NEW YORK – The Hoyas walked in off of two convincing victories that had some sportscasters forecasting a return to the Final Four. The Panthers walked in off of three wins in a row, two against ranked opponents. The two teams met on the court while “Welcome to the Jungle” rocked Madison Square Garden. The Panthers won the tip-off and bragging rights as King of the Jungle in a stunning 74-65 upset of the top-seeded Hoyas Saturday night to win the Big East Tournament Championship.

“They just played like they wanted to win,” junior guard Jessie Sapp said. “They did a lot of hustle plays, and you wouldn’t have known that they played in four days. They just played hard, and congratulations to those guys.”

The title game was a rematch of last year’s contest, where Georgetown came out on top of a 65-42 decision to win their first Big East Tournament Championship since 1989. The game was Pittsburgh’s third consecutive title game appearance, and its seventh time in eight years. The last time they won the Big East tournament was in 2003.

“I think today they caught us playing our best basketball,” Pittsburgh Head Coach Jamie Dixon said. “If you’re looking for a weakness in Georgetown’s game, there isn’t one. They’re very good. They’re very experienced. They’re very well-coached. . They are one of the best programs, one of the best teams in the country.”

The unranked Pitt squad won the game on the boards tonight. Pitt took advantage of a weak Georgetown rebounding presence from the start of the game, dominating the glass and only allowing senior center Roy Hibbert a single rebound in the first half. Rebounding has been a trouble spot for the Hoyas all season, and it spelled the end of their title hopes as the Panthers out-rebounded them 41-29, grabbing 19 offensive rebounds to their seven.

“They hurt us on the boards. It was evident right from the beginning,” Georgetown Head Coach John Thompson III said. “I thought our guys fought and scrapped. But the rebounding was the key.”

Freshman center DeJuan Blair was a large part of Pitt’s presence in the paint. For the majority of the game, Blair simply out-jumped and out-played Hibbert on his way to his 14th double-double of the season with 10 points and 10 rebounds.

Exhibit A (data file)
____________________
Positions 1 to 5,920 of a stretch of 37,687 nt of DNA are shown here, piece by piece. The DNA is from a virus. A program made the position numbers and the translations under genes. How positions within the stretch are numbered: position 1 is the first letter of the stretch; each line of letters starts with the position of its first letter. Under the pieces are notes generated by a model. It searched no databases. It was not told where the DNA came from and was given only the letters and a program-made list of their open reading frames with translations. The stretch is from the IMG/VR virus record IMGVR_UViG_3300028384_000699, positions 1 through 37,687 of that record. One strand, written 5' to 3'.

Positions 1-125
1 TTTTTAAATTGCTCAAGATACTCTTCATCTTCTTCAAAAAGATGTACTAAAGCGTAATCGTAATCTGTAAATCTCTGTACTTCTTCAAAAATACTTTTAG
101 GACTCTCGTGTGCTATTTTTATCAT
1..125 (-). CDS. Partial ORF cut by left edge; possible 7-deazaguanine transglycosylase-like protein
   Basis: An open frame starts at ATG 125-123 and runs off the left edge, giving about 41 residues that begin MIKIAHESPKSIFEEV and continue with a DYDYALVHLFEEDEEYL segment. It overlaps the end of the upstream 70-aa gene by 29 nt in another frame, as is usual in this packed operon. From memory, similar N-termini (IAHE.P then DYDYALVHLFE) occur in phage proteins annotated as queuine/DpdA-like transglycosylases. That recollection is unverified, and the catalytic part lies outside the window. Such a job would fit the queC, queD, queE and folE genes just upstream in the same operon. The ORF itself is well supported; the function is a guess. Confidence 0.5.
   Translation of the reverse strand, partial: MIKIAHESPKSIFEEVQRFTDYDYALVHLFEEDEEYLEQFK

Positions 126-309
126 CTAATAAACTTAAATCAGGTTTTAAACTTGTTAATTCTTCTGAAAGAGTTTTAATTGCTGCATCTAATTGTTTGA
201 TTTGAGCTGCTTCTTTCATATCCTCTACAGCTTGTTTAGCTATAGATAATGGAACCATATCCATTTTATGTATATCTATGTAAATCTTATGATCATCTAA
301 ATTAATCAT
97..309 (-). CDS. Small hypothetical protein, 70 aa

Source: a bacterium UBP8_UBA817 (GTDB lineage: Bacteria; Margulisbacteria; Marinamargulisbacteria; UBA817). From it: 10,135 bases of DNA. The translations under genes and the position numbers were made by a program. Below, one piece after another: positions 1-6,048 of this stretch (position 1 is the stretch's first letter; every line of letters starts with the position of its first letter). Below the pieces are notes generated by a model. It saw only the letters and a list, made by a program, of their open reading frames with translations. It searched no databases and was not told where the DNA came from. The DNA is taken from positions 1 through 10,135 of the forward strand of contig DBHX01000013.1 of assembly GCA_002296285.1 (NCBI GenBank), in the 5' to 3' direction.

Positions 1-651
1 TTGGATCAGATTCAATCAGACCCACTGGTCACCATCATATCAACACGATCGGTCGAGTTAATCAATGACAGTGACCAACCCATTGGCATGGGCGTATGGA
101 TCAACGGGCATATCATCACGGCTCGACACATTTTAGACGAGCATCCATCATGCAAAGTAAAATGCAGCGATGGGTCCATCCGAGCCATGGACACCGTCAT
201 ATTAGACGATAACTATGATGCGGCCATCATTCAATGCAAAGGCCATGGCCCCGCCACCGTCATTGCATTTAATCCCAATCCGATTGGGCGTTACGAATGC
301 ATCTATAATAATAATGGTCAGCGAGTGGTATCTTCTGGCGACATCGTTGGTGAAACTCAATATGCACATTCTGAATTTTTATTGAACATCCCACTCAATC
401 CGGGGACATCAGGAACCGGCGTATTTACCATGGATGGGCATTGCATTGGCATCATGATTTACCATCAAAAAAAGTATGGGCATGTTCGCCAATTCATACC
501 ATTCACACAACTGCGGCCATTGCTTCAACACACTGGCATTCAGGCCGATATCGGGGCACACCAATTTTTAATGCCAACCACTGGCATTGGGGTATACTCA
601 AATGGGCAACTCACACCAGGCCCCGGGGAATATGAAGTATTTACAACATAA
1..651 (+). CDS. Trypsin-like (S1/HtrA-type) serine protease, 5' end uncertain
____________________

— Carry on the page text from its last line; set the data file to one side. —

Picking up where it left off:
Pitt, the tournament’s seventh seed, started the game with back-to-back turnovers and allowed Georgetown to jump out to an early 6-0 lead. But unlike the previous two games, the Hoyas had no strong offensive performance leading them through the first half. Pitt tied it eight minutes into the game, and kept at the Hoyas’ heels through the rest of the first half.

The Hoyas of the first half did not look like the dominant Hoyas of the past two days, making lackluster attempts at rebounds and throwing the ball away on careless looks. At one point, freshman guard Austin Freeman did not even seem aware of the shot clock countdown, forcing a violation and turnover.

Georgetown went into the locker room down 31-28.

In the previous two games, Georgetown was able to neutralize Villanova’s and West Virginia’s main threats, fending off the Wildcats’ Scottie Reynolds and the Mountaineers’ Joe Alexander who was averaging 29.8 points per game in his last five games before meeting the Hoyas. Junior forward Sam Young, who led the Panthers through their first three games of the tournament averaging 21 points, was not fazed by the normally stifling Georgetown defense, scoring 16 points against the Hoyas, one of the nation’s best defensive team.

Things just got worse in the second half for the Hoyas. Sophomore forward DaJuan Summers went on a roll early on, bringing some energy to the team, but picked up his fourth foul seven minutes into the half. Summers sat for five minutes before coming back in only just to pick up his fifth foul at the 7:25 mark. He was out for good with seven minutes of play remaining, while Hibbert had also picked up his third and fourth fouls in a matter of seconds at the 9:17 and 9:14 marks in the half.

Not long after Summers fouled out, Thompson began substituting often, switching in sophomore guard Jeremiah Rivers, freshman guard Chris Wright and sophomore forward Vernon Macklin on the defensive end, while Hibbert, Freeman and Sapp came to lead the offensive effort for the Hoyas in the final minutes.

The strategy worked in part, allowing the team to pick up fouls without losing Hibbert, and making up some lost ground to get the Hoyas within five off a Jonathan Wallace three-pointer with 1:19 left to play.

Georgetown failed to convert on its next possession when senior forward Patrick Ewing Jr. lost the handle on a drive, and the Hoyas missed their chance for the comeback.

Hibbert led the Hoyas with 17 points, while Wallace tacked on 12 of his own.

Pitt senior guard Ronald Ramon led the Panthers on the day with 17 points, seven of which came off of free throws. Ramon was an anomaly, however, as the Panthers shot just 50 percent from the line, hitting only 22-of-44 from the line. Georgetown was unable to capitalize on the Panthers’ Achilles Heel, and in the end the Hoyas could not climb out of the hole they dug for themselves.

“But, you know, we’re not a group that feels sorry for ourselves. So now we’ve got to regroup,” Thompson said. “As I said all year, we have to be better next week than we are this week.”

Entering the match, Georgetown was 14-0 all time in the Big East Tournament when they were the top seed. So Georgetown did make history, however, it was just the wrong kind for Hoya fans.

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